‘Potent’ for whom?

‘POTENT’ FOR WHOM?…. Tomorrow morning will be fairly busy on the Senate floor. Around 8 a.m. (ET), the chamber will vote up or down on health care reform. Soon after, members will vote to increase the legal debt limit to $12.4 trillion.

It was part of a deal struck by Harry Reid and Mitch McConnell yesterday, and both got something in exchange. Reid wins by expediting the schedule, and McConnell wins by securing a debate he perceives as a winner for Republicans.

The temporary increase [in the federal debt limit] is projected to get the Treasury through another two months. In exchange, Republicans won the right to stage a full debate on the debt limit in late January, when lawmakers will have to approve an even larger increase to accommodate record deficits.

Republicans view the soaring national debt as a potent political issue heading into the 2010 congressional elections and want to use a lengthy Senate debate to focus attention on the issue just as Obama is preparing to address Congress and unveil his second budget request.

That Republicans consider the national debt a “potent political issue” continues to strike me as fascinating. In 2001, the deficit had been eliminated, and the United States had begun paying down the debt for the first time in a generation. The notorious “debt clocks” had to be turned off — they hadn’t been programmed to run backwards.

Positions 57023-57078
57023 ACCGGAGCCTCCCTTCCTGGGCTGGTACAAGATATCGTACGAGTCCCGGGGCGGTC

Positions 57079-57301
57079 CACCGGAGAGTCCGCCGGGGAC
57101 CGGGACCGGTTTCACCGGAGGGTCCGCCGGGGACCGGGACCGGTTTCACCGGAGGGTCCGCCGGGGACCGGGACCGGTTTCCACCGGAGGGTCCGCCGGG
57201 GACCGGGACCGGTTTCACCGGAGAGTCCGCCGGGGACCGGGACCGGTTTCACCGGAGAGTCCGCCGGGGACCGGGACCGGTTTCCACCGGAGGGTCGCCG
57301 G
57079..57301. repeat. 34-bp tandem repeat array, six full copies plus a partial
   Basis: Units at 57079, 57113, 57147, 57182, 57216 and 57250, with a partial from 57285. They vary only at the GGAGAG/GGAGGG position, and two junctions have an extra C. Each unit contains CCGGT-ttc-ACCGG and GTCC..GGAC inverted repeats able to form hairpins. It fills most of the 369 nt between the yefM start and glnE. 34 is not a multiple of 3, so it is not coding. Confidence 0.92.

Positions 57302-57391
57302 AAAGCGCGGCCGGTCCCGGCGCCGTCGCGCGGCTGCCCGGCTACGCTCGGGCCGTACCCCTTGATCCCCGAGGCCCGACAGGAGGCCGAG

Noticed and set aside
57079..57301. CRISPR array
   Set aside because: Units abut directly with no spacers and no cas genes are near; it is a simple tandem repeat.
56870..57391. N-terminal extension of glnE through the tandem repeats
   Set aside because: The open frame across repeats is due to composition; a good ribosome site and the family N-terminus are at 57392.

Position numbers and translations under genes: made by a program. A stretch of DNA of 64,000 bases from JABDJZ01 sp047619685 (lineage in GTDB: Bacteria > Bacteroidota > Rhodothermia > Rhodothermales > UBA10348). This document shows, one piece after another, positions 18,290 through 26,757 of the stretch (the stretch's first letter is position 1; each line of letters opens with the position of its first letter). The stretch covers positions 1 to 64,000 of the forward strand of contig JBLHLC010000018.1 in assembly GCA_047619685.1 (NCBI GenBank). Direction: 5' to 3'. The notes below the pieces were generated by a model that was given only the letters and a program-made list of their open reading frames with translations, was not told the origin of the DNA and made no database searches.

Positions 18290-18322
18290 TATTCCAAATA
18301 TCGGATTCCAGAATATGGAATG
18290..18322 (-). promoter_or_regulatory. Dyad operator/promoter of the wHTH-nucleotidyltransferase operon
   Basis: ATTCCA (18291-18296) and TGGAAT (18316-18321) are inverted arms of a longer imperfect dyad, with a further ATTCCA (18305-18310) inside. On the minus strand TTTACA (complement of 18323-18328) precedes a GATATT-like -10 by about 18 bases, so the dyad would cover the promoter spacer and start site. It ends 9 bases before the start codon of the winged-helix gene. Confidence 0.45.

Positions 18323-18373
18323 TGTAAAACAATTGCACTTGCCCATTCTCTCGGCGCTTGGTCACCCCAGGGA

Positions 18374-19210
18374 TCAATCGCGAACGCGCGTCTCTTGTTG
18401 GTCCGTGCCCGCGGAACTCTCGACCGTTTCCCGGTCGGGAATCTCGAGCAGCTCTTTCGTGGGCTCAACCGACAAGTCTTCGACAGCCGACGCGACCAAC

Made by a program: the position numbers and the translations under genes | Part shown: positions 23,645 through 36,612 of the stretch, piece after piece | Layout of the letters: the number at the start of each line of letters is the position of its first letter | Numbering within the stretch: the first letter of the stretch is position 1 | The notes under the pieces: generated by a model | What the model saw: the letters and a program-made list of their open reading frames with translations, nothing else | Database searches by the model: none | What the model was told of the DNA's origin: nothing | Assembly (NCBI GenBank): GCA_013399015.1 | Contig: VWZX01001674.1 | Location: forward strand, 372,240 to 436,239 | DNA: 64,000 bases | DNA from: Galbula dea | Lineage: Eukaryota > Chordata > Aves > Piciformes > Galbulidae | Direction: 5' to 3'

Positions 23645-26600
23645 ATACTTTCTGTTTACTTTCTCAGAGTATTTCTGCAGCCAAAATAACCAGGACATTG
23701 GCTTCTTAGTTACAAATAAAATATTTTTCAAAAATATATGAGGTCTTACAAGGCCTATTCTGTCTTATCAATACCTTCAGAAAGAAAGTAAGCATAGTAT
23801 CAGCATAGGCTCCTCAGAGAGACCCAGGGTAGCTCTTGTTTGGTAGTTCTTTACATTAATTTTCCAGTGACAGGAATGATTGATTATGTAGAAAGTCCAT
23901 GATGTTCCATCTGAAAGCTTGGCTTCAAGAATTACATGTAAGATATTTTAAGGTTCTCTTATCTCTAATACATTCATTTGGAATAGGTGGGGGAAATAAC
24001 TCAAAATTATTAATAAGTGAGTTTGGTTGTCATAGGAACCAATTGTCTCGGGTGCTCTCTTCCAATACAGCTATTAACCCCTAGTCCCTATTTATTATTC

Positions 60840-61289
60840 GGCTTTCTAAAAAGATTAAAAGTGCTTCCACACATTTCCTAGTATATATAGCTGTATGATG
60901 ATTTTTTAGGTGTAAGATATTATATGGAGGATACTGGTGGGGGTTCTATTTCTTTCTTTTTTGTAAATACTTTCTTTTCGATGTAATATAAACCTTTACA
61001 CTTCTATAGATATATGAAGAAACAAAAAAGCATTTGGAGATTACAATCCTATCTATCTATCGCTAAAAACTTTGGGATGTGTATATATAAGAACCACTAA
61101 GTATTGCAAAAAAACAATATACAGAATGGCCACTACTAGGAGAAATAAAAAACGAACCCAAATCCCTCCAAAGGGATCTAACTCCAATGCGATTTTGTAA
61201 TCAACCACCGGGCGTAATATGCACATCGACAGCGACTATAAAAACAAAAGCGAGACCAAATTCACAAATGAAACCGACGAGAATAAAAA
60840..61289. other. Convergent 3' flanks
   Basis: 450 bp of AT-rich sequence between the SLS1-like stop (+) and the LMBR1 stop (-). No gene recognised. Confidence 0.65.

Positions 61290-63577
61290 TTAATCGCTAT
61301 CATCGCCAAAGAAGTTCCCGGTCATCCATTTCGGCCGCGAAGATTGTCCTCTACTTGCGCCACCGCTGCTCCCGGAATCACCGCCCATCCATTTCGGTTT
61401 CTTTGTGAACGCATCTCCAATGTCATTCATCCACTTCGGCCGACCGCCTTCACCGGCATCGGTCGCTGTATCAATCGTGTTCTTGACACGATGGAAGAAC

After eight years of Republican efforts, $5 trillion had been added to the debt, and a massive surplus had become a $1.3 trillion deficit. At this point, nearly 100% of the long-term debt is the result of Republican fiscal mismanagement.

Now, I realize that this observation is premised on pesky details like fact, reality, and evidence — none of which have any relevance in a campaign, in GOP talking points, or in mainstream media coverage. But it’s worth remembering that when Republicans talk about the “potency” of the debt as a political issue, they’re pointing to a mess they created.